EDIT: Hmm... I'm really starting to think I should just go for that idea of adding a 10 second delay and be done with it since we both have the same thought. If it's not starting, there are other issues. The program does do an initial check to see if the xplorer2 executable is there so what I'm doing now is unnecessarily complicating it.

I'm currently having similar issues with the XYplorer's version. The problem with that one is XYplorer has File -> Restart. That means, my program is going to lose track of whether XYplorer is still running or not when someone decided to restart the program. I currently have a nasty method (made by someone else) to do it but it's just not working nicely with Unicode for some reason so I can't compile the program in Unicode at all because it will break it. I also decided on that one to have a Window popup "Are You Finished With XYPlorer? Hit OK" and then the program will continue to encrypt and wipe the license/configuration file once the user hits OK. :lol:

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Re: xp2KeyCrypt 1.3 Final (Unicode) - August 5, 2013

Post by Kilmatead » 2013 Aug 06, 10:21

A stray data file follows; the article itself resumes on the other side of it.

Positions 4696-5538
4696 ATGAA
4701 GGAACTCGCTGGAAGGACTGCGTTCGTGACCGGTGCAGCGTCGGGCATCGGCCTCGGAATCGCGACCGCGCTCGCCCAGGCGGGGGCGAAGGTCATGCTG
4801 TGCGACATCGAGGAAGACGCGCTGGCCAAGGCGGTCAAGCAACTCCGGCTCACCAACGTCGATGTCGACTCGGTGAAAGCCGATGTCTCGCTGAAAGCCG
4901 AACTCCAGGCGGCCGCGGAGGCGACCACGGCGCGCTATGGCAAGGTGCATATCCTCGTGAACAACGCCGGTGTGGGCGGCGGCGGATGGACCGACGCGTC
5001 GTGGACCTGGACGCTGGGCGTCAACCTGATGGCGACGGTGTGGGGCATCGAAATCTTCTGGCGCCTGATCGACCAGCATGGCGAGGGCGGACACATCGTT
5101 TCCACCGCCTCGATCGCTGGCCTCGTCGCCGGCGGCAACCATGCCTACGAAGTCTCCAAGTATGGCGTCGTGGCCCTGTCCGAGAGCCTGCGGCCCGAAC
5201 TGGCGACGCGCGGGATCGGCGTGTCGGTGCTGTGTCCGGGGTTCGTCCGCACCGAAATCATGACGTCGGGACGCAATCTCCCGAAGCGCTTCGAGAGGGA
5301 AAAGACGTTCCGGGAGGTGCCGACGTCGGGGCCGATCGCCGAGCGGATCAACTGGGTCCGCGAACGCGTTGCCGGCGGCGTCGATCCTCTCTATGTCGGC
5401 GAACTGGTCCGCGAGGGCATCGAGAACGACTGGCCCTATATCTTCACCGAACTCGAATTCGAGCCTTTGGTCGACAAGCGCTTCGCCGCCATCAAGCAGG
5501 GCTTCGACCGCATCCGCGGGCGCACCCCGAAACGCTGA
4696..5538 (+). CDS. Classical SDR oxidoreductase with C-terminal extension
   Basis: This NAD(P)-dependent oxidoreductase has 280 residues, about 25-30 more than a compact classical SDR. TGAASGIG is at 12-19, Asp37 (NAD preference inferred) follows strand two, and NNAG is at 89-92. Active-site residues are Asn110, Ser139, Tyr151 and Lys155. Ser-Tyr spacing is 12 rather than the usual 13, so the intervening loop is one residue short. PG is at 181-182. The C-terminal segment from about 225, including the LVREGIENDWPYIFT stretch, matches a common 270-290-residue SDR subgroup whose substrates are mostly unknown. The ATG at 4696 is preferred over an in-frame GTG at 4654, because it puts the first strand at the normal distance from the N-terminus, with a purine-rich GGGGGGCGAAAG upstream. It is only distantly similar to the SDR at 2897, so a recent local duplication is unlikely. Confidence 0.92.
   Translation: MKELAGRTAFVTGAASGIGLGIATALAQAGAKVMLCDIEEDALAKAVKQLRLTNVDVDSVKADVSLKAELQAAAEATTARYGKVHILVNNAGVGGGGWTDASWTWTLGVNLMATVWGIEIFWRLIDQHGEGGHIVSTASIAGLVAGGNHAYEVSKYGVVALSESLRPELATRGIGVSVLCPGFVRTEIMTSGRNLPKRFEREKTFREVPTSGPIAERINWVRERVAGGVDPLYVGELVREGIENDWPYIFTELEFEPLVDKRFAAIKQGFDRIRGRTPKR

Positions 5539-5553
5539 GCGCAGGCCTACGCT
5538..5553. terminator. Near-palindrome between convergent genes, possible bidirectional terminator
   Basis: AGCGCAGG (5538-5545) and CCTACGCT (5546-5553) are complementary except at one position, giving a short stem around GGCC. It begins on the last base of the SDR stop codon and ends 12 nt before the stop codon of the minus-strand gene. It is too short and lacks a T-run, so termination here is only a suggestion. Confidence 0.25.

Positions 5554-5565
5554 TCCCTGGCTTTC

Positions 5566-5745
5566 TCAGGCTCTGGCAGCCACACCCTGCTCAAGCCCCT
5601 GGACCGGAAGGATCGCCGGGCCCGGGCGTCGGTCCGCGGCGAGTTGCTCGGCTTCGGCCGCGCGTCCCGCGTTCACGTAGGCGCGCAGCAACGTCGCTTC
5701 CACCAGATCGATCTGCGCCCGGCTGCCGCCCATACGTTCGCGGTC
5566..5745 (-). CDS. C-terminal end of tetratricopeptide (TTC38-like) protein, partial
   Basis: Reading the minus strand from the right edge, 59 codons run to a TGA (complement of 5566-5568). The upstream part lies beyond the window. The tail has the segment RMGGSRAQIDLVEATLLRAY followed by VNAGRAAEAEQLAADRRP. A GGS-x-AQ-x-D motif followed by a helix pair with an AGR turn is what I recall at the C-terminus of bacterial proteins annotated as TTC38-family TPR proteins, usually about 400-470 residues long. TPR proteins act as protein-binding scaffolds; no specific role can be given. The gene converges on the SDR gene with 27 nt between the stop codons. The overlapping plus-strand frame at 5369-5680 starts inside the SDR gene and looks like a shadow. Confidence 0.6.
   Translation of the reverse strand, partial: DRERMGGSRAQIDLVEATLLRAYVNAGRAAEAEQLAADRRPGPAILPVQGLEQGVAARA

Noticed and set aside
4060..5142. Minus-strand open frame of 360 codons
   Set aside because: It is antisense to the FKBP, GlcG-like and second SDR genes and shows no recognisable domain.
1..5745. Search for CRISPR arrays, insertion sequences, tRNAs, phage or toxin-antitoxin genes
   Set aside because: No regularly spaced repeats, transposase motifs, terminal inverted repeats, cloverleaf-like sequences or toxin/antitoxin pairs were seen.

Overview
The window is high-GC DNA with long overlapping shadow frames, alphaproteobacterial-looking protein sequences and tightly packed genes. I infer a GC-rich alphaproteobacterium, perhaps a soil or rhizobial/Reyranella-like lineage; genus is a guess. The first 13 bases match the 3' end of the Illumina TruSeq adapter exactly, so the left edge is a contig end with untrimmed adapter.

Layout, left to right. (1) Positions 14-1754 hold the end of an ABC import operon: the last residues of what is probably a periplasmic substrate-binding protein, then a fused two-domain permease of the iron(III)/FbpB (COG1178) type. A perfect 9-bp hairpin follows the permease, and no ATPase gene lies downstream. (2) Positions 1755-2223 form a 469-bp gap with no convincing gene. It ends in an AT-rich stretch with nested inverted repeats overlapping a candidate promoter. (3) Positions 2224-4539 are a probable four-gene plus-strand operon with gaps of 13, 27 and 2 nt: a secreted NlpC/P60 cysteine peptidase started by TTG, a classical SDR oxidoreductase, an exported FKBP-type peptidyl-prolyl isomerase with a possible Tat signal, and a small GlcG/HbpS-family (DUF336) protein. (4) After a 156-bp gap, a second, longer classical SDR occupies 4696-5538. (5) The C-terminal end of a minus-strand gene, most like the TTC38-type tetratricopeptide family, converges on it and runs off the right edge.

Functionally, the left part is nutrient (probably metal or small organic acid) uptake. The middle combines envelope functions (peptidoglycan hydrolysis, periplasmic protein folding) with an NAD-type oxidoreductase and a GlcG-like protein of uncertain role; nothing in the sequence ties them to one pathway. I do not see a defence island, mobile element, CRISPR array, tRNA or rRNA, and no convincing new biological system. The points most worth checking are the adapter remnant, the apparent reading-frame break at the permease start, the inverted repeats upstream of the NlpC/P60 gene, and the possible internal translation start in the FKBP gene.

Regarding xp2KeyCrypt, I'd say a little extra applied logic at startup wouldn't hurt either - only ask for LIC if LIC does not actually currently exist - one of the most common things when programmes are slow to start is for people to just keep clicking the launcher ("a watched kettle never boils", etc), and can end up with multiple password requests. I don't mind multiple instances of x2 itself, but xp2KeyCrypt could just as happily die all the deaths of Hamlet without the drama. After all, even if the parent process dies two seconds (ultimate efficiency) or two minutes after the initial launch, the end user is unlikely to notice the actual difference. Again, this sort of thing is more ergonomic than important, but while you're still tinkering, the cheap-seats will keep heckling and clambering for more... :twisted: